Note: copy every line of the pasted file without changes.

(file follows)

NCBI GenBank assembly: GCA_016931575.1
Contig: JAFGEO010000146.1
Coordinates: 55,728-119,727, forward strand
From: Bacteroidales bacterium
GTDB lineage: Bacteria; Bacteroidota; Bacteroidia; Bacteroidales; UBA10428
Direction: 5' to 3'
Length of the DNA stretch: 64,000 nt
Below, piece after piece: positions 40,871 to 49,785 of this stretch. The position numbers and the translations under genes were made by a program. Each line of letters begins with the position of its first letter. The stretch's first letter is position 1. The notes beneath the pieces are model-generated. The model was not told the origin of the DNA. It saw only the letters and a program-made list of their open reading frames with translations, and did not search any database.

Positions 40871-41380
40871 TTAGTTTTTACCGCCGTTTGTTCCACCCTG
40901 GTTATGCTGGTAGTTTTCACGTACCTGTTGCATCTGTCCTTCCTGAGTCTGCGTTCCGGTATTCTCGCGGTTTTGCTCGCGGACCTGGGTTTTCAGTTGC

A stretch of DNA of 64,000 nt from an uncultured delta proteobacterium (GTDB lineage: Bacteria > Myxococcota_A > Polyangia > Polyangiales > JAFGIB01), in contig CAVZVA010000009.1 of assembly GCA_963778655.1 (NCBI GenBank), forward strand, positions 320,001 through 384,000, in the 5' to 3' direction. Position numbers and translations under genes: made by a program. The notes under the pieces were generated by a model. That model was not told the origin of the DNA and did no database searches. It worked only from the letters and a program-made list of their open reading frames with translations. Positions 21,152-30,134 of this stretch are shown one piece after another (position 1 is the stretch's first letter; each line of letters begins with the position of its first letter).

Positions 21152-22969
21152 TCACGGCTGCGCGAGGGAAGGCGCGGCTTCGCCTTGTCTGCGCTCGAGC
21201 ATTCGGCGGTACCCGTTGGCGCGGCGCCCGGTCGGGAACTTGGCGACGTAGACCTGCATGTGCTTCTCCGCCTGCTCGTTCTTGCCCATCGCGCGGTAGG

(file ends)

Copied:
NCBI GenBank assembly: GCA_016931575.1
Contig: JAFGEO010000146.1
Coordinates: 55,728-119,727, forward strand
From: Bacteroidales bacterium
GTDB lineage: Bacteria; Bacteroidota; Bacteroidia; Bacteroidales; UBA10428
Direction: 5' to 3'
Length of the DNA stretch: 64,000 nt
Below, piece after piece: positions 40,871 to 49,785 of this stretch. The position numbers and the translations under genes were made by a program. Each line of letters begins with the position of its first letter. The stretch's first letter is position 1. The notes beneath the pieces are model-generated. The model was not told the origin of the DNA. It saw only the letters and a program-made list of their open reading frames with translations, and did not search any database.

Positions 40871-41380
40871 TTAGTTTTTACCGCCGTTTGTTCCACCCTG
40901 GTTATGCTGGTAGTTTTCACGTACCTGTTGCATCTGTCCTTCCTGAGTCTGCGTTCCGGTATTCTCGCGGTTTTGCTCGCGGACCTGGGTTTTCAGTTGC

A stretch of DNA of 64,000 nt from an uncultured delta proteobacterium (GTDB lineage: Bacteria > Myxococcota_A > Polyangia > Polyangiales > JAFGIB01), in contig CAVZVA010000009.1 of assembly GCA_963778655.1 (NCBI GenBank), forward strand, positions 320,001 through 384,000, in the 5' to 3' direction. Position numbers and translations under genes: made by a program. The notes under the pieces were generated by a model. That model was not told the origin of the DNA and did no database searches. It worked only from the letters and a program-made list of their open reading frames with translations. Positions 21,152-30,134 of this stretch are shown one piece after another (position 1 is the stretch's first letter; each line of letters begins with the position of its first letter).

Positions 21152-22969
21152 TCACGGCTGCGCGAGGGAAGGCGCGGCTTCGCCTTGTCTGCGCTCGAGC
21201 ATTCGGCGGTACCCGTTGGCGCGGCGCCCGGTCGGGAACTTGGCGACGTAGACCTGCATGTGCTTCTCCGCCTGCTCGTTCTTGCCCATCGCGCGGTAGG